A recent article on BuzzFeed caused me to think about things that seem strange but are actually true. The article was titled: “Common Knowledge Practices That Have Become Obsolete Over Time.” It focused on things that whippersnappers find difficult to believe actually existed. 


An example is something that seems sort of ridiculous in retrospect. “In the '60s, I was in grade school, and the Cold War was still going on. As part of our war drills, my class would practice hiding under our desks and covering our heads. As if doing that would matter amid a nuclear war."


Taking pictures with your phone is commonplace now. It was not always so simple. “When it came to taking pictures, we were careful about what pictures we took because processing them was expensive. If your pictures came back blurry, overexposed, or just plain horrible, there was nothing you could do but be disappointed." (


That BuzzFeed list set me off on a quest for more oddities. For instance, do you know why tennis balls are yellow? “By the early 1970s, many television networks had made the transition from broadcasting in black and white to color. In 1972, neon-yellow tennis balls were introduced to the sport in order to be more visible on color TV sets. The vibrant hue made it easier for viewers at home to follow the action on their screens.” (


Seeing those yellow tennis balls was easier for some people than for others. “Researchers estimate that some 300 million people around the world are colorblind, most of them male. On the opposite end of the spectrum are those with an exceedingly rare genetic condition that allows them to see nearly 100 million colors. It’s called tetrachromacy, or super vision. Because of the way the condition is passed down via the X chromosome, the mutation occurs exclusively in women.” 



Another oddity about eyes is that all blue-eyed people are likely descended from a single ancestor. “Scientists estimate that between 6,000 and 10,000 years ago, the eye color of all Homo sapiens was brown. Sometime during the Neolithic expansion in Europe, an individual was born with a mutation to the OCA2 gene. This gene code caused this person’s eyes to turn blue. Because blue eyes can only form as a result of this mutation, scientists theorize that all blue-eyed people — about ten percent of the world population — are a relative of this original lone blue-eyed ancestor.” (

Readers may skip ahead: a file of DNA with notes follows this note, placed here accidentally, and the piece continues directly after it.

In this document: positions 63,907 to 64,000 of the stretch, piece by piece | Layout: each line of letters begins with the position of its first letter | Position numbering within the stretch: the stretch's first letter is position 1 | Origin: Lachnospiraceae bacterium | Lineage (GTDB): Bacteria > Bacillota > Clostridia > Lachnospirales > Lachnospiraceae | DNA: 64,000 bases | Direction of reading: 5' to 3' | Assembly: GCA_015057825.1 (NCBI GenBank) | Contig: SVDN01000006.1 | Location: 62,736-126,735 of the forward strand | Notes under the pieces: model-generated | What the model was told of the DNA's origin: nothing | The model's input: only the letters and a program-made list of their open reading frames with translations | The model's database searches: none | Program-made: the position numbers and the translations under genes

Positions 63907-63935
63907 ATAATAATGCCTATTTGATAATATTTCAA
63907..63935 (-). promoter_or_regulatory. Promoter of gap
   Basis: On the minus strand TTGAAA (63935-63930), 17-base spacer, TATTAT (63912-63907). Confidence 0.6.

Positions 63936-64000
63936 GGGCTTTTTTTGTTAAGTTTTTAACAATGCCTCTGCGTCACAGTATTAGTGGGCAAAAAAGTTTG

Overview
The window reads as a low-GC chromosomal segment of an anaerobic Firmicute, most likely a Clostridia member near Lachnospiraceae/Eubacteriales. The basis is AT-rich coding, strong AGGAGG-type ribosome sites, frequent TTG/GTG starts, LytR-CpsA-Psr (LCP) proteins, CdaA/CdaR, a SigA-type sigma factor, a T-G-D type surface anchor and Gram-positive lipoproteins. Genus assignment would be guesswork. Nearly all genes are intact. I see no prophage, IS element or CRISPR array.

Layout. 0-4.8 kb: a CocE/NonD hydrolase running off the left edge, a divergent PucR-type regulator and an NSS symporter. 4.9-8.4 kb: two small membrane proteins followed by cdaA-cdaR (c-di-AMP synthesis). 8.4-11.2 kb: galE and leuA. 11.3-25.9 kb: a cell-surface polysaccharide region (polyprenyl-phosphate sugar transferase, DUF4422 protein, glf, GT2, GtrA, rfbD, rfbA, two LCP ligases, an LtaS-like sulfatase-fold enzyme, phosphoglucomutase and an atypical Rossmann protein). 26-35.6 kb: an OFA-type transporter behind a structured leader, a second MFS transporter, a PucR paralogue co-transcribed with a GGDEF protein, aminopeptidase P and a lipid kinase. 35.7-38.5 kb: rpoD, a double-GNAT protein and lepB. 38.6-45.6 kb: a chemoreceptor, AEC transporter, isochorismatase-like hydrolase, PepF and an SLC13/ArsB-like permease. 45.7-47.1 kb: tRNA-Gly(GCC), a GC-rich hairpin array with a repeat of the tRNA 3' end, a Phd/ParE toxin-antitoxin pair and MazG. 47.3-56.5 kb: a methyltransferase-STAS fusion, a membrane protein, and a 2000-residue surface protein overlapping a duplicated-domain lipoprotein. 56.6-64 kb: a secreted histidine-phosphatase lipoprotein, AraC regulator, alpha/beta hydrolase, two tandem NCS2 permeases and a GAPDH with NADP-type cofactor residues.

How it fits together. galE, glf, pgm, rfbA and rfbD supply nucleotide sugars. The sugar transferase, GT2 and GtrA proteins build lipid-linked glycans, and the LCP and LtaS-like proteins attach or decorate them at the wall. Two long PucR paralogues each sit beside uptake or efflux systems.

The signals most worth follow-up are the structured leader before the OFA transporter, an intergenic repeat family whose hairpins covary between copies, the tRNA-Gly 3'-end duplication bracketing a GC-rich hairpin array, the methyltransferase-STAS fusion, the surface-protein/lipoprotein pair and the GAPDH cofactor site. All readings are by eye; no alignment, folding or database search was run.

We all might not share the blue eyes gene, but in another way we are all alike. We're just a big bag of french fries. “Most of the interactions we have with potatoes revolve entirely around preparing them for our plates. However, there are occasions when the starchy spuds have more scientific uses — such as helping researchers test and tweak Wi-Fi signals.”


Say what? High tech taters? Yup! “Potatoes can act as stand-ins for human bodies.  While our bodies are made up of about sixty percent water, potatoes are loaded with about eighty percent. All of that water impacts just how well we can connect to the internet — Wi-Fi signals are transmitted through radio waves, which are easily absorbed by water. Even the water inside a potato (or the human body) can reflect the signal back and weaken its strength.” 



Spuds aside, the human body is an amazing mechanism. A recent brain surgery case proved this. “Brain surgeries are particularly delicate. In many cases, the person is kept awake so doctors can best evaluate and protect their dexterity. For one man named Christian Nolen, things went a step further. Knowing he was a talented guitarist, his doctors requested him to play his instrument on the operating table.” (


Talk about the ultimate guitar solo! “The musician was put to sleep at the beginning of the open craniotomy, and was deliberately woken up halfway through. After being handed a guitar, Nolen performed some Deftones songs and his guitar playing ended up being key to protecting his brain.” See at:


There is also some medical pioneering going on in the animal kingdom. “A first-of-its-kind anti-aging tablet for dogs is now being tried out in elderly pets across the country — and so far, these old dogs love their new drugs. The new STAY study is one of the largest, most diverse dog aging studies of its kind.”


If you have a loyal Fido, this is great news. “The goal is to determine whether Loyal's newly-developed medication, called LOY-002, will extend dog lifespans. The company is hoping to boost dogs' lifetimes by at least an extra year.”



Some strange things are destined to become world records. They may even make the pages of the Guinness Book. Even that book has a strange history. “In 1954, Hugh Beaver, the managing director of the Guinness Brewery, began research on a new book of records meant to help settle pub arguments.”


British drinkers were sloppy, so the early books took that into account. “The first issue was intended as promotional material for the Guinness Brewery, so 1,000 copies were laminated to protect against potential beer spillage.” (


The Guinness Book was a hit. “By Christmas of 1955, the Guinness Book of Records achieved bestseller status in the United Kingdom. The company released the first U.S. edition in September the following year, and by 1964, the book had sold more than a million copies worldwide.” 


By the way, you don't make any money for setting a Guinness record. Guinness doesn't cover any of the expenses or provide any equipment. Your strange but true record is on your dime. 


Jim Neff is a local columnist. Read Neff Zone columns online at and